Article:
What's new in the other general journalsBMJ 2005; 330 doi: https://doi.org/10.1136/bmj.330.7490.501 (Published 03 March 2005) Cite this as: BMJ 2005;330:501
- Alison Tonks, associate editor (firstname.lastname@example.org)
HRT worsens incontinence in postmenopausal women
Until recently, hormone replacement therapy (HRT) was thought to be good for incontinence. The latest analyses from the women's health initiative trials show that it isn't. In these two placebo controlled trials, HRT with or without progestogen increased the risk of incontinence in women who were originally continent and made symptoms worse for women who already had problems. The risks were highest for stress incontinence: hormone replacement doubled the risk of new symptoms compared with placebo (relative risk 1.87 with combined HRT and 2.15 with oestrogen alone). Any kind of hormone therapy made existing symptoms more frequent, more bothersome, and more likely to limit women's activities compared with placebo.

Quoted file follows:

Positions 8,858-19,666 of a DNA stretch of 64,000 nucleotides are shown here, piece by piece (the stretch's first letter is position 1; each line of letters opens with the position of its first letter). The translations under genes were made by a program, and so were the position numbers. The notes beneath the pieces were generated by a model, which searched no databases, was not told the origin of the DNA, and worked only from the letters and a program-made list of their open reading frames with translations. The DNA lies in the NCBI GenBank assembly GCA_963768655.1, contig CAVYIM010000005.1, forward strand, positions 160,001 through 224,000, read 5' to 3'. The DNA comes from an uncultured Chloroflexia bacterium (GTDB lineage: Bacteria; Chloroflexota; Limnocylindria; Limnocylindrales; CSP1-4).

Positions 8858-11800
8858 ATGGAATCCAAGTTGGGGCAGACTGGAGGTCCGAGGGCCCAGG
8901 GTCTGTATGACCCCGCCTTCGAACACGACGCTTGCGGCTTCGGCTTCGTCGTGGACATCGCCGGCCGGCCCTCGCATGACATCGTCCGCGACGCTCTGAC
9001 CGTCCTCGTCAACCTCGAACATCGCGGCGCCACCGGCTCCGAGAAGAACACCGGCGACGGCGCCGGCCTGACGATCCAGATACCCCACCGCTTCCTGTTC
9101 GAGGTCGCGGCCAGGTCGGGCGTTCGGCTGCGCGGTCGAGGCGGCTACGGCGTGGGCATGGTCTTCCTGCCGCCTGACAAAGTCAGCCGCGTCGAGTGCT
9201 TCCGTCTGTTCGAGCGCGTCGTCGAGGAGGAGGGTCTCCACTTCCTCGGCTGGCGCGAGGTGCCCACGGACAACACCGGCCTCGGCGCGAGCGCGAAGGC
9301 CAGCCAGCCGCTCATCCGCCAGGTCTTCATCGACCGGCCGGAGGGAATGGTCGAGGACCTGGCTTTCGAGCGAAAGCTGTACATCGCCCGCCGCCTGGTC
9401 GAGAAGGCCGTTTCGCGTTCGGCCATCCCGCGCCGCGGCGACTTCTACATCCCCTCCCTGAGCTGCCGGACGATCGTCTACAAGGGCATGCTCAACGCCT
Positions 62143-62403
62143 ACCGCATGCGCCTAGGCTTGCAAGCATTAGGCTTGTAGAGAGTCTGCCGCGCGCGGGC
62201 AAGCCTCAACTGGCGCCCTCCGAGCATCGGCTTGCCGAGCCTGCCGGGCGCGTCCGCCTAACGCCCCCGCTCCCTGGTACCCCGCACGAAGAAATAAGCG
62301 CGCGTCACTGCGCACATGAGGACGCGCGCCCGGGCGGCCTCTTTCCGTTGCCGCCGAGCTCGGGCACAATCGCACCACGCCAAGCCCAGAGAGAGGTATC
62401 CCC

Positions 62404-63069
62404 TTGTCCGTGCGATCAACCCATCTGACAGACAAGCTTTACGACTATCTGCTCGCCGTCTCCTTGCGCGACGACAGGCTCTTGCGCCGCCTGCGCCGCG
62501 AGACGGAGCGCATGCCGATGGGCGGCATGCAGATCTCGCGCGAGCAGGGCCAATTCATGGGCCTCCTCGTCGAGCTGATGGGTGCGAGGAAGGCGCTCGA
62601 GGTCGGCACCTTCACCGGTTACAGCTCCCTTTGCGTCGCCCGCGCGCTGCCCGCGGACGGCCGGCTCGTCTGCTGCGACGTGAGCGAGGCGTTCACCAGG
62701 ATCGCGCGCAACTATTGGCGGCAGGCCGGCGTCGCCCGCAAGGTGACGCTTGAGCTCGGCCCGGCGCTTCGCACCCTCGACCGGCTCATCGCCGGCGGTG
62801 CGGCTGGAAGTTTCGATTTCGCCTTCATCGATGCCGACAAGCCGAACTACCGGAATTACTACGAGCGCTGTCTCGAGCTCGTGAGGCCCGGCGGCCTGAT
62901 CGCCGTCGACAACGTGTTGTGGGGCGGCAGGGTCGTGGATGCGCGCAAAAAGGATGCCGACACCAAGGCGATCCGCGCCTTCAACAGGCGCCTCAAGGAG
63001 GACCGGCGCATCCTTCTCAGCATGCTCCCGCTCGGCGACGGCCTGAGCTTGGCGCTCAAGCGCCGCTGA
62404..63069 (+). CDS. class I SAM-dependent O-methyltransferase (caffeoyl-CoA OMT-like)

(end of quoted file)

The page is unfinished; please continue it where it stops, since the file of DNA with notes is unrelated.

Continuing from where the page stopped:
The two women's health initiative trials were set up originally to test the impact of oestrogen with or without progestogen on heart disease and osteoporosis in healthy postmenopausal women. More than 23 000 women were included in the analysis of incontinence after one year of treatment. Women in the active treatment groups took oestrogen plus medroxyprogesterone or oestrogen alone.
Does this spell the end for hormone replacement therapy in the management of incontinence? The authors don't say so, but a linked editorial warns doctors to stop prescribing long term oestrogens as a treatment for any kind of incontinence in postmenopausal women.
Ciprofloxacin is better than co-amoxiclav for cystitis
Cystitis is common and usually easy to treat. But bacterial resistance to the traditional co-trimoxazole has increased the prescribing of alternatives such asco-amoxiclav and ciprofloxacin. In the first head to head trial, ciprofloxacin was significantly more effective than co-amoxiclav, curing more women of their symptoms, their infection, and their vaginal reservoir of bacteria. A total of 322 women with symptoms of cystitis and a positive urine culture (mostly Escherichia coli) took co-amoxiclav (500 mg amoxicillin, 125 mg clavulanate) or ciprofloxacin (250 mg) twice daily for three days and were followed …